Among many presentations focusing on big data, large infrastructures and deep neural networks, our talk stood out by a principled approach and the systematic integration and synergy of new methods from the deep learning world within the mature financial theoretical framework and in combination with other powerful financial techniques. Following Jesper Andreasen’s tradition of “computing XVA on iPad Mini”, we effectively trained small networks, within seconds to minutes, on trader workstations. We also proposed new techniques for the improvement of financial neural networks, not necessarily appropriate to other contexts, but particularly powerful for the pricing and revaluation of derivatives transactions and trading books. The most prominent of these techniques, “differential regularization”, leverages both AAD on the simulation side and back-prop on the neural side.

We extend billion thanks to our exceptional audience for a fantastic reception and feedback, to our colleagues of Danske Bank’s quantitative research for helping us polish the material and delivery, and to Danske Bank itself for encouraging and nurturing the research and development efforts necessary to properly produce game changing technologies like scripting, model hierarchies, parallel simulations, AAD and now, neural analytics.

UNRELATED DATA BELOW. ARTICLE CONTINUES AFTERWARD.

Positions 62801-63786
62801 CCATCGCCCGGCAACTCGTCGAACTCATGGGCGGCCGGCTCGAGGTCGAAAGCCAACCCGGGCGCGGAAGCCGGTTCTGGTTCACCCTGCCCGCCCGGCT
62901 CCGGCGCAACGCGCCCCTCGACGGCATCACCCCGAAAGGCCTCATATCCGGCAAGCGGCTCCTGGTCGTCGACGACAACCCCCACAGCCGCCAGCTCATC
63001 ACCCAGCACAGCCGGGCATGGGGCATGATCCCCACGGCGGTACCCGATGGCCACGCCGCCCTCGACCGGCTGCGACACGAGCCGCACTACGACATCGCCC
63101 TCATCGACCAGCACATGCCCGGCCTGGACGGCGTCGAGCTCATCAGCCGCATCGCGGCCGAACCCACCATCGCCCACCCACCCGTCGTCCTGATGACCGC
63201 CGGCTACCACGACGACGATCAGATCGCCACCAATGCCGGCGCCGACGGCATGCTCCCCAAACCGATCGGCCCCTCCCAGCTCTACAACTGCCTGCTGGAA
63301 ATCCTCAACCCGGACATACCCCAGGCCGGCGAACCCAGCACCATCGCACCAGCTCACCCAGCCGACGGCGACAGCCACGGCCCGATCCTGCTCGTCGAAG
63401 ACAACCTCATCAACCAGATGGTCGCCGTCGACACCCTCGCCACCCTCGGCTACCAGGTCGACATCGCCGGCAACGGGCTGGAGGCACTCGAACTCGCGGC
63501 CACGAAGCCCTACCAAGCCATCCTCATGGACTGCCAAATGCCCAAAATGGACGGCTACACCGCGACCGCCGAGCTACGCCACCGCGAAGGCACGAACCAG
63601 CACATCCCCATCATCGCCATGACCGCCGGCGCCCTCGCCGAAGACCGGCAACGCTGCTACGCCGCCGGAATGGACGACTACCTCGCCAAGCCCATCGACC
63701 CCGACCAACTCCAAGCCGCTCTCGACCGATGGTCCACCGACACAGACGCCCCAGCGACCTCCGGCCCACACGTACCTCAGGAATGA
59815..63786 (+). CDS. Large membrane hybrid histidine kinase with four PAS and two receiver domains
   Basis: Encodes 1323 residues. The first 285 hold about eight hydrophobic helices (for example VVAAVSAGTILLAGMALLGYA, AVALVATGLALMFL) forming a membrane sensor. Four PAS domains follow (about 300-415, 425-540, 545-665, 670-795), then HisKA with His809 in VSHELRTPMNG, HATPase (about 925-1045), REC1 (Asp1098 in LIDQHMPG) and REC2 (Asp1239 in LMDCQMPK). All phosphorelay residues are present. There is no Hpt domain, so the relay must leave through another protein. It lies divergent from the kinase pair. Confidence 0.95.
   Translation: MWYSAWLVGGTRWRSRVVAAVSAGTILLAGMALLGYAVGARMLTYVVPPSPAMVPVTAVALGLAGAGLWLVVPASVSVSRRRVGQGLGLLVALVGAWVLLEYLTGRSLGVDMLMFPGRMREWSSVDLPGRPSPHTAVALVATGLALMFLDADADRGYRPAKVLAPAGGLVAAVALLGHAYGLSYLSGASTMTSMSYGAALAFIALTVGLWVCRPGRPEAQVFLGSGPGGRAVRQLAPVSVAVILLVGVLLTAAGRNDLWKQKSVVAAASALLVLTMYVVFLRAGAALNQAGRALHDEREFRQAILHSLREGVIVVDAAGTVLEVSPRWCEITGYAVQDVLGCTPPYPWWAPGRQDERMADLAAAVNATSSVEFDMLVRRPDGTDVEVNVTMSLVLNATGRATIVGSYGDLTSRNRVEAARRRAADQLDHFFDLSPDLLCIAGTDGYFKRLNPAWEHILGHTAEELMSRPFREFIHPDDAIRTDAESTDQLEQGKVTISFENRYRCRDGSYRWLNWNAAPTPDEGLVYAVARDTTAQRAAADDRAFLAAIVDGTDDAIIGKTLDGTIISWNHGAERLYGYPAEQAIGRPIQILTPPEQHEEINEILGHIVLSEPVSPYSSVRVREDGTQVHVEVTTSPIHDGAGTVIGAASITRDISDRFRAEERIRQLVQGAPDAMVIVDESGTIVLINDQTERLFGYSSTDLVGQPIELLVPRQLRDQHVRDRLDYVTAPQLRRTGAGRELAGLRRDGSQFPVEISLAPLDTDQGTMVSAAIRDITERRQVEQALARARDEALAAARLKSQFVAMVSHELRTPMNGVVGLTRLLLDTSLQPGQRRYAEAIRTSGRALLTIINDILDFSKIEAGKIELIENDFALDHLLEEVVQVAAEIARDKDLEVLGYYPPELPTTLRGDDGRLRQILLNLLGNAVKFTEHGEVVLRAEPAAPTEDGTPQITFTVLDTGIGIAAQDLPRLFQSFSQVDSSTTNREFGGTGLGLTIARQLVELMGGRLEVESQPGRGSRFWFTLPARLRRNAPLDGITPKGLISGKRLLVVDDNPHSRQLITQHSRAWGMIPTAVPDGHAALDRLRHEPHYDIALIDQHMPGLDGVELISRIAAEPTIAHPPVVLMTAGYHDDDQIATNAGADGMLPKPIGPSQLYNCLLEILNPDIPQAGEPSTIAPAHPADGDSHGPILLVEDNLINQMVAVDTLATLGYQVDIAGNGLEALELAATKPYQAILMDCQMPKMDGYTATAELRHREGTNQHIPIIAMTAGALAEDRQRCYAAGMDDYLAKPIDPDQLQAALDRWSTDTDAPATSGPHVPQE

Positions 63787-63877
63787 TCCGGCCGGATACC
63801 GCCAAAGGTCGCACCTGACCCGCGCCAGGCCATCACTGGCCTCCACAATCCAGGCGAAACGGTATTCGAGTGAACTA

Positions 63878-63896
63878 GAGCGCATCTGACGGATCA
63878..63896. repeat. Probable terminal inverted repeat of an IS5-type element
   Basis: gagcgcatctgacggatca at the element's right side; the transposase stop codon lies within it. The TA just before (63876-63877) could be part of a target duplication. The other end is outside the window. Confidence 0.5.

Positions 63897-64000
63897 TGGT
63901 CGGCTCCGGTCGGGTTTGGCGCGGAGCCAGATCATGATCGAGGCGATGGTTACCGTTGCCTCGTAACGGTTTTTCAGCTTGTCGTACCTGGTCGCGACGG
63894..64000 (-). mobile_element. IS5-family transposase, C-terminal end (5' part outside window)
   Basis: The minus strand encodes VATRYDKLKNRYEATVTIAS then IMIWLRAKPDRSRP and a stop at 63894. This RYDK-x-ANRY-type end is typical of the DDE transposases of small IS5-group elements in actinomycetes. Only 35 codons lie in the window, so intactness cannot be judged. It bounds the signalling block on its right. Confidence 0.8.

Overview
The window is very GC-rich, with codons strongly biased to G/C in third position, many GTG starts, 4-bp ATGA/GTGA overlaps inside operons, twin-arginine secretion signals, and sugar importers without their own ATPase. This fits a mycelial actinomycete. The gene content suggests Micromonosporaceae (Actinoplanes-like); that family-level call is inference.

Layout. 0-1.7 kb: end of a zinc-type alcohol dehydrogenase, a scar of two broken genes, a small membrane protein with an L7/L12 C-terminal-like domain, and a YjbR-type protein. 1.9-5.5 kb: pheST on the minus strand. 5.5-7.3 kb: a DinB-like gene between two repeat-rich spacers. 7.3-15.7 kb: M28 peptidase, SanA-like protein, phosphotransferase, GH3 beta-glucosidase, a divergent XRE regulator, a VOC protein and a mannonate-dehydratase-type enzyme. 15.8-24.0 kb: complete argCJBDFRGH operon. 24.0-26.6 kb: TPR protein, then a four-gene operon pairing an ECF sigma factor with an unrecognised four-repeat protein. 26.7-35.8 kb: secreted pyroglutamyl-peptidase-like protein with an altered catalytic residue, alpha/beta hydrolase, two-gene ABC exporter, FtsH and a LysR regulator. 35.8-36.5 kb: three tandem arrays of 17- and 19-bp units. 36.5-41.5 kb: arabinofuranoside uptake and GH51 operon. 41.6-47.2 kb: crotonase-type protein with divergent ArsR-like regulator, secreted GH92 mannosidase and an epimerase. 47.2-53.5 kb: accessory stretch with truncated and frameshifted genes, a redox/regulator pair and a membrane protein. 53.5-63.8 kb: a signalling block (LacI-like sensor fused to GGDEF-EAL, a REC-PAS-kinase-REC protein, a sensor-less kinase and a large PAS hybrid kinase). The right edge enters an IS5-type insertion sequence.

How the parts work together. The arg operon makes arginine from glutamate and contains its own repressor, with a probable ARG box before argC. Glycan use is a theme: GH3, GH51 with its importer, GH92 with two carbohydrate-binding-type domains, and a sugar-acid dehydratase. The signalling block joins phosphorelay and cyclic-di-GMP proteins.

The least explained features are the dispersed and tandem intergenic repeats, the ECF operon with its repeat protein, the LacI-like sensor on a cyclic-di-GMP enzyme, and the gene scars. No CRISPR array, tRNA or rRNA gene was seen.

It goes without saying that we heard other exceptional presentations, including, in my stream alone, Pierre Henry-Labordere‘s ground breaking work on the application of Schrodinger Bridges to stochastic volatility, and Jesper Andreasen’s rare and inspiring talk about scripting.

Outside of the stream, a series of filmed interviews gave me a chance to express my views on automatic differentiation (AAD), its exceptional contribution to risk management, its evolution and its future in quantitative finance combined with machine learning.

Finally, the presentation and interviews gave us an opportunity to introduce Danske Bank’s vision of “One Calculation Engine”. A core principle within Danske Bank’s quantitative research, this is a unique, single and consistent framework for the risk management of derivatives and the computation of regulations like XVA, CCR, FRTB… with the articulation of scripting, model hierarchies, parallel simulation engines, AAD and… deep analytics.

Antoine Savine, May 2019

Reinforcement Learning

Reinforcement Learning, Second Edition

Currently reading Sutton and Barto’s book on reinforcement learning (RL):

mitpress.mit.edu/books/reinforcement-learning-second-edition

This is a highly recommended reading, the best resource I could find on the subject and one of the best books I have seen on Machine Learning in general.

The complicated topic of RL is presented in an incremental, pedagogical and natural manner so that the concepts and equations flow naturally and stick in your mind. Somehow, the authors manage to teach RL in a captivating, even addictive manner without sacrificing rigor or completeness, leaving you with a fulfilling feeling of deep understanding of the subject, especially if you try to complete the numerous exercises and programming assignments. Unfortunately, solutions to exercises or assignments are not provided so readers cannot check the correctness of their understanding against the word of god (the authors), although a number of readers posted their own solutions online.